Magnolia Pictures is offering the equally cheeky Bad Milo this week. This monster-movie-comedy traffics in body horror, albeit of a different kind from, say, the films of David Cronenberg (Videodrome, The Fly): The State and Party Down's Ken Marino stars as a beleaguered suburban drone Duncan who discovers that his stomach problems are the result of a hideous demon polyp inside his colon (yes, you read that right). When Duncan gets too upset, the demon exits (through, to quote Mallrats, a very unpleasant place) and wreaks bloody revenge on Duncan's stressers, but instead of trying to fight back, Duncan takes the advice of a loopy hypnotherapist (Peter Stormare) and befriends the creature he nicknames "Milo." Even though he pulls off some nifty/gross gore sequences, director/co-writer Jacob Vaughan definitely skews things towards the comedic end of the spectrum - not a surprise, given that his cast includes Marino, Stormare, Stephen Root, Patrick Warburton, and Community's Gillian Jacobs - with his biggest target the stresses of the modern world. Marino is a great everyman because his problems aren't abnormal. His wife wants kids when he doesn't, his boss is an ogre, and his divorced parents are beyond dysfunctional. We get why he's struggling, and why he's a wreck before Milo rears (pun intended) his ugly head.
Michael Reuben wrote that "he best thing about Bad Milo is its talented cast. As the Blu-ray's extras reveal, much of their dialogue was improvised, and the performances are perched on the edge between storytelling and sketch comedy. At the center of it all is Duncan Hayslip (Ken Marino), a harried accountant at a financial services firm where nothing is kosher and clients' funds randomly disappear. Duncan's boss, Phil (the inimitable Patrick Warburton), saddles him with the task of firing people at the same time he is being moved to a smaller office, which he has to share with an annoying partner named Allistair (Community's Erik Charles Nielsen). Duncan hates confrontation; handing people their severance package ramps up his stress to unbearable levels...From the beginning, director Vaughan envisioned Milo as a puppet rather than a CG creation. The only use of digital technology is to erase the puppeteers and to add realistic blinking to Milo's eyes. While the figure is obviously a puppet, it has weight and presence, and it interacts with the human actors in realistic manner familiar from films like Gremlins, Critters, or Ghoulies, all of which Vaughan and his star Marino cite as influences. Milo isn't exactly scary, but since you're always aware of where he comes from (and where he returns after feeding on a victim or two), he is pretty damn disgusting...If you can stand the scenes of Milo's entrances and exits (not to mention the often yucky aftermath), it's an amusing trip."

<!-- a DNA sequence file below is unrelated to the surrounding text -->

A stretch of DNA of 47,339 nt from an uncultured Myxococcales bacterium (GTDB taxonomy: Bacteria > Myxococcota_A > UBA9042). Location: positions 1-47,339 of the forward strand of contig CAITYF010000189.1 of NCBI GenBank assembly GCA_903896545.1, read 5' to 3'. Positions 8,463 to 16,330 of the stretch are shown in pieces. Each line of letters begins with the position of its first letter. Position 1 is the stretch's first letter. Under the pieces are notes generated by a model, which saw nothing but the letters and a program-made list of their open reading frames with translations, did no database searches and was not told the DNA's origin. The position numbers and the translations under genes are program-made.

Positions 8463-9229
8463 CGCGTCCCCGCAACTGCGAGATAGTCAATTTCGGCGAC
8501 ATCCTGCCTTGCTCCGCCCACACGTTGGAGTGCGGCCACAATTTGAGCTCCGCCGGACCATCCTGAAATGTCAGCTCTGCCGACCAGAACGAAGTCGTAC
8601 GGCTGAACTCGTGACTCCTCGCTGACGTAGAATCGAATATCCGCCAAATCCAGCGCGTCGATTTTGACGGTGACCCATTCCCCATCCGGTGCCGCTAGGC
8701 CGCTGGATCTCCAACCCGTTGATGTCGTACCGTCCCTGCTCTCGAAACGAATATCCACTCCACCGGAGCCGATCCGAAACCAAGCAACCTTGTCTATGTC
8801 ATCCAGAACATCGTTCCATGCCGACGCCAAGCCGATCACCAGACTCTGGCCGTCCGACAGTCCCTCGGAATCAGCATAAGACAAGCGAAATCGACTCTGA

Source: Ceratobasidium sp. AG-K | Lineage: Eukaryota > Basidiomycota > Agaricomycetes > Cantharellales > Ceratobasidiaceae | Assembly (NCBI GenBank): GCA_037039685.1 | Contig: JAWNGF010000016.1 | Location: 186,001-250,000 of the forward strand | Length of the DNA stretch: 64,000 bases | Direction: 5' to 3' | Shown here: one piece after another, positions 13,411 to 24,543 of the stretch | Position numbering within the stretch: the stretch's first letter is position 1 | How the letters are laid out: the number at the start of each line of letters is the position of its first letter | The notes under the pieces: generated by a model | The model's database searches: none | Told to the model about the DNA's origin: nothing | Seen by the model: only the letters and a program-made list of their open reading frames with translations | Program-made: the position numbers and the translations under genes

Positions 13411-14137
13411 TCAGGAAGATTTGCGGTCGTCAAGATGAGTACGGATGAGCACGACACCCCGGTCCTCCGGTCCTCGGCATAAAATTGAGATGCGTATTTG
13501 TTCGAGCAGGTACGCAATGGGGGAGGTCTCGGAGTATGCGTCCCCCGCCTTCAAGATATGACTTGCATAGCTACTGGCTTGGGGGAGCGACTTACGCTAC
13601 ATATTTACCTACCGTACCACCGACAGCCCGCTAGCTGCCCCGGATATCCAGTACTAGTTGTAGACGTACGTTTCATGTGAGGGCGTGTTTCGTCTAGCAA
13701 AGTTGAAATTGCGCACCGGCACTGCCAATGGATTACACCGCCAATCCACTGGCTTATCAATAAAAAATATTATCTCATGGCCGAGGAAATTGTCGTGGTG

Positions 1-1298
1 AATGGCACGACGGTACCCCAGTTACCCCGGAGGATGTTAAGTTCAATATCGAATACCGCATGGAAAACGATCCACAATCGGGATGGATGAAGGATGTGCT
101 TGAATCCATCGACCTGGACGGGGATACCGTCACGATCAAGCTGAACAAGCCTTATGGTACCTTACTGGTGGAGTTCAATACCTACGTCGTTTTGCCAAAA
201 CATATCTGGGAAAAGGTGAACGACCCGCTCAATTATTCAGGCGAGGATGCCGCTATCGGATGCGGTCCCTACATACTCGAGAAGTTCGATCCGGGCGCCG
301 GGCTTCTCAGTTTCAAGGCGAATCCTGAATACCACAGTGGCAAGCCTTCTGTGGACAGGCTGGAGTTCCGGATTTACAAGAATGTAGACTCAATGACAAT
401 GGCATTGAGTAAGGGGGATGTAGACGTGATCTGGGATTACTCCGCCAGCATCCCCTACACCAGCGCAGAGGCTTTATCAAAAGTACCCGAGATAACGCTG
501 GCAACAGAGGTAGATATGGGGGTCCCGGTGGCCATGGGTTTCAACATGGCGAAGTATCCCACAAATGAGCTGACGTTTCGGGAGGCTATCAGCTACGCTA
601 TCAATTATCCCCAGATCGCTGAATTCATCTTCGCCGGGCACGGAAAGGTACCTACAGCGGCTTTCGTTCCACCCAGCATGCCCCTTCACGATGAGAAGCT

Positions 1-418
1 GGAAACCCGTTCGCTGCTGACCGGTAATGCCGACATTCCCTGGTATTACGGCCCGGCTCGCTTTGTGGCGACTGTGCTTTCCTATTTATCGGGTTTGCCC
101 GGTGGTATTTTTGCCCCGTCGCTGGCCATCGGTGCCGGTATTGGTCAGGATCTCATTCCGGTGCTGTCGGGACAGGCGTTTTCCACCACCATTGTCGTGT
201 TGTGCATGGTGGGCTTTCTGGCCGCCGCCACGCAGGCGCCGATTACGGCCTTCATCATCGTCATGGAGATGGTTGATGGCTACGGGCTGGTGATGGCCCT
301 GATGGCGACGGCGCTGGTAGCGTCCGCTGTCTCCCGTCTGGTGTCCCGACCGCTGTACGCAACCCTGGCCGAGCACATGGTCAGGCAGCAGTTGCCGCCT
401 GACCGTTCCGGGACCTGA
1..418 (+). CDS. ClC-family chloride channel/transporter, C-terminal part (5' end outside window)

Finally, the Criterion Collection is offering another HD upgrade of Stanley Kramer's massive comedy It's a Mad, Mad, Mad, Mad World. In 1963, Kramer was best known as the sober, compassionate force behind such "important" melodramas as The Defiant Ones and Judgment at Nuremberg, and Kramer's concerned-liberal persona made It's a Mad, Mad, Mad, Mad World all the more surprising: here was an anarchic, epic-scaled comedy about a group of scoundrels (Sid Caesar, Edie Adams, Mickey Rooney, Buddy Hackett, Milton Berle, Dorothy Provine, Ethel Merman, and Jonathan Winters) in hot pursuit of buried treasure. What little plot there is follows Spencer Tracy's watchful cop on his investigation of the chase, but Kramer knows audiences really don't care about these interludes, and he lets the film sprawl into a near-endless series of pratfalls and gags as the unscrupulous treasure hunters sabotage each other - and much of the California coast road. If It's a Mad, Mad, Mad, Mad World isn't quite as funny as its comedy-to-end-all-comedies reputation suggests (and considering it wrangles appearances from comedy icons like Jimmy Durante, Terry-Thomas, Eddie "Rochester" Anderson, Phil Silvers, Dick Shawn, Jack Benny, Sterling Holloway, Don Knotts, Joe E. Brown, Jerry Lewis, Carl Reiner, the Three Stooges, and Buster Keaton, the fact that this isn't the funniest movie every made is a bit of a letdown), it still provides a number of classic sequences, such as Rooney and Hackett's unintentional flight training and a virtuoso bit where Winters destroys a gas station with his bare hands. This is required viewing for fans of the big-budget comedy; films running the gamut from 1941 to The Blues Brothers to even Men in Black all have the same impulse to cross spectacle with silly as this one does.
Picked up Robocop at Best Buy for $7.99 last week with the free ticket to see Robocop (2014). Only cost me $3 with my Reward zone certificate! It's a great transfer and a solid release for fans of the movie.